Latest Volcanic ash Stories
While piloting a commercial transatlantic flight last year, Captain Klaus Sievers and his crew got a whiff of an unusual odor
Exposure to volcanic ash can increase respiratory symptoms such as an extreme cough, or phlegm.
In addition to being fairly unpredictable, volcanoes can eject a wide range of material, from mile-high plums of black ash to a deadly hail of fist-sized pumice.
A modern recurrence of an extraordinary type of volcanic eruption in Iceland could inject large quantities of hazardous gases into North Atlantic and European flight corridors, potentially for months at a time, a new study suggests.
Volcanoes capable of super-eruptions that could be catastrophic for civilizations have short fuses, according to new research conducted at Vanderbilt University.
The early April earthquake of magnitude 8.6 that shook Sumatra was a grim reminder of the devastating earthquakes and tsunami that killed tens of thousands of people in 2004 and 2005.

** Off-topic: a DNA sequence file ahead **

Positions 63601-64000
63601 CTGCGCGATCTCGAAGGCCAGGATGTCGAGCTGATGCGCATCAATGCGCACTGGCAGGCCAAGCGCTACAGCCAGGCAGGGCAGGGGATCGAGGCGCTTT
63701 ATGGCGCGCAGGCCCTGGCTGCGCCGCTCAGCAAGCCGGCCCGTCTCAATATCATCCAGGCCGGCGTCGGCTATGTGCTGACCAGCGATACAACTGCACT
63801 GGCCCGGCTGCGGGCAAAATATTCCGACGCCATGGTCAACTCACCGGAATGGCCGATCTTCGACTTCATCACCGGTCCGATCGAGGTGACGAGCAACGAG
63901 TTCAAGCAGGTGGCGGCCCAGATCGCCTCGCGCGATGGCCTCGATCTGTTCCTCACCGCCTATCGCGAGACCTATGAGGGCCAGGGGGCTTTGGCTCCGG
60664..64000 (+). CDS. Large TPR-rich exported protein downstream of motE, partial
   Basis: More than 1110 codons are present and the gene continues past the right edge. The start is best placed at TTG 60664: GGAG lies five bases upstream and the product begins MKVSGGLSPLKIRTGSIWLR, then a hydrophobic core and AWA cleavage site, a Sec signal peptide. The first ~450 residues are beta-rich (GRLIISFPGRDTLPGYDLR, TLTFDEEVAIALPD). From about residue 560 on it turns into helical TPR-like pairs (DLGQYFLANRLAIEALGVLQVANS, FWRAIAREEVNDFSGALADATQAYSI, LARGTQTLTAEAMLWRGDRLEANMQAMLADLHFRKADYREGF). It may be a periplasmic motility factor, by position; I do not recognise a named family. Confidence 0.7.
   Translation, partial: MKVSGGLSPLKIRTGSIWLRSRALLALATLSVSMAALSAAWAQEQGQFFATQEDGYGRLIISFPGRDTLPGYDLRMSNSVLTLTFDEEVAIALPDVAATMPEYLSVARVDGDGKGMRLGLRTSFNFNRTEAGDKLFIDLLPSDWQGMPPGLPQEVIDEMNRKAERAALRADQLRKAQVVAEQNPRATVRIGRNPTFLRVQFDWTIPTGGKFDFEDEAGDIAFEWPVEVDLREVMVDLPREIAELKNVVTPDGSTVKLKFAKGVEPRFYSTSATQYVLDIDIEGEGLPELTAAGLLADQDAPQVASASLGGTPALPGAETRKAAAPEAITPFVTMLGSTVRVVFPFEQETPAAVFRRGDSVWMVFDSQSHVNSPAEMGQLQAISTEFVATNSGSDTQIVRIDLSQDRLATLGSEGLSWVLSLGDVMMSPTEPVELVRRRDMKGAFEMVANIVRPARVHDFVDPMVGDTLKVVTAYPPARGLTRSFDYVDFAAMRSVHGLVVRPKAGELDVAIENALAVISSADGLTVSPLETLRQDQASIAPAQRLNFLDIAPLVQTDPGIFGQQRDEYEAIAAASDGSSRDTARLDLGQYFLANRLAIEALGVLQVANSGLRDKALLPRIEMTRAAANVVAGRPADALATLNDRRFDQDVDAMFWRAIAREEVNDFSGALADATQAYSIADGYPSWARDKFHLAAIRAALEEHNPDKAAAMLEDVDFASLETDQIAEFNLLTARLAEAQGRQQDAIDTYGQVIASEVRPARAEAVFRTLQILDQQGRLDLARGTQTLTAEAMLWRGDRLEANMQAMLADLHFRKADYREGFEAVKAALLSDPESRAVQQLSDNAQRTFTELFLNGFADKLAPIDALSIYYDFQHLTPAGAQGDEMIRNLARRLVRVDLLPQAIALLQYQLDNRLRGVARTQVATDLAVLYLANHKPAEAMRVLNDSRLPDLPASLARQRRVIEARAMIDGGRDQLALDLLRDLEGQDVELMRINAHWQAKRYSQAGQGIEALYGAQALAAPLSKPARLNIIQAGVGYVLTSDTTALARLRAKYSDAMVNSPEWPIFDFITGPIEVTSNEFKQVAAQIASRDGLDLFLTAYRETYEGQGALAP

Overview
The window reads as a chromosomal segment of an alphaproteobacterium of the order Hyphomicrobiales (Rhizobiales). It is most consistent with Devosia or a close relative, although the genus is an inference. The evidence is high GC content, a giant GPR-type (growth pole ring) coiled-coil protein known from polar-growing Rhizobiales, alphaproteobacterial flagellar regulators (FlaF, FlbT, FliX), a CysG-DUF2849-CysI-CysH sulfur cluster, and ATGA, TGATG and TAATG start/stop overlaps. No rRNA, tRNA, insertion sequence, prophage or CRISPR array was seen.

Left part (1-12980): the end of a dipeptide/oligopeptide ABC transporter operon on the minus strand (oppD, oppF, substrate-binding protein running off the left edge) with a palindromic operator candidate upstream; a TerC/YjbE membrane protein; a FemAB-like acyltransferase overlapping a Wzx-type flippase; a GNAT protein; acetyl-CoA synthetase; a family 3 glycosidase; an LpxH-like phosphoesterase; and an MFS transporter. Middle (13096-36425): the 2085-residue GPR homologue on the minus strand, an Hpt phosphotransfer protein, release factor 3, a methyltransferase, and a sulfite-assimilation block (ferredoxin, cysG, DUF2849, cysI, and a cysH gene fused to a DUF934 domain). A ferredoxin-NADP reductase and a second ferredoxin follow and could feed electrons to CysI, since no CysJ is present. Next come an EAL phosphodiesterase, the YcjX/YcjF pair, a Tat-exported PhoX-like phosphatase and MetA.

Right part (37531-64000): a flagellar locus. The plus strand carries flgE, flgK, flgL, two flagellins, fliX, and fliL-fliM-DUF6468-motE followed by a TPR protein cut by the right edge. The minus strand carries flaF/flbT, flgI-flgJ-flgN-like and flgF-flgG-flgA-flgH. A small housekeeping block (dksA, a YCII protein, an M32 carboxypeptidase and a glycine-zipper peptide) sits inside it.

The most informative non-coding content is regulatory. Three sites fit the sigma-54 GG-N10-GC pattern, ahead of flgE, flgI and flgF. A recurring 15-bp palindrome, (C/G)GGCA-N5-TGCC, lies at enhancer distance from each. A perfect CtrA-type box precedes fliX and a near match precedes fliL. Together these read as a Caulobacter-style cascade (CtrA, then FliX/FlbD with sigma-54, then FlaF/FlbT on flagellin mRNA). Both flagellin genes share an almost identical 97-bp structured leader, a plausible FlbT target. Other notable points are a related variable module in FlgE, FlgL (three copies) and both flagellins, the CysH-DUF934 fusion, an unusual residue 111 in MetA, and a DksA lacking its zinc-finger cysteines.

In May 2010, the ash cloud from the Icelandic volcano Eyjafjallajökull reached the Iberian Peninsula and brought airports to a halt all over Europe.
Satellites continue to provide a look at the ash and gas clouds being emitted from Mexico's Popocatepetl Volcano. NASA has animated imagery from NOAA's GOES-13 satellite to provide a week long look at the volcano's activity.
Mexico's Popocatepetl Volcano has re-awakened and has been emitting gas and ash. NOAA's GOES-13 satellite has been viewing the ash cloud, and it was documented in a short new video released by NASA's GOES Project on Friday.
The Popocatepetl volcano located outside of Mexico City has started spewing ash and fragments of glowing, molten rock thousands of feet down its slopes, forcing officials at one of the world's largest cities to increase the volcano's alert level.
Volcanic ash is the term for very fine rock and mineral particles less than 2 mm in diameter that are ejected from a volcanic vent. Ash is created when solid rock shatters and magma separates into minute particles during explosive volcanic activity. The usually violent nature of an eruption involving steam (phreatic eruption) results in the magma and perhaps solid rock surrounding the vent, being torn into particles of silt to sand size. The plume that is often seen above an erupting volcano...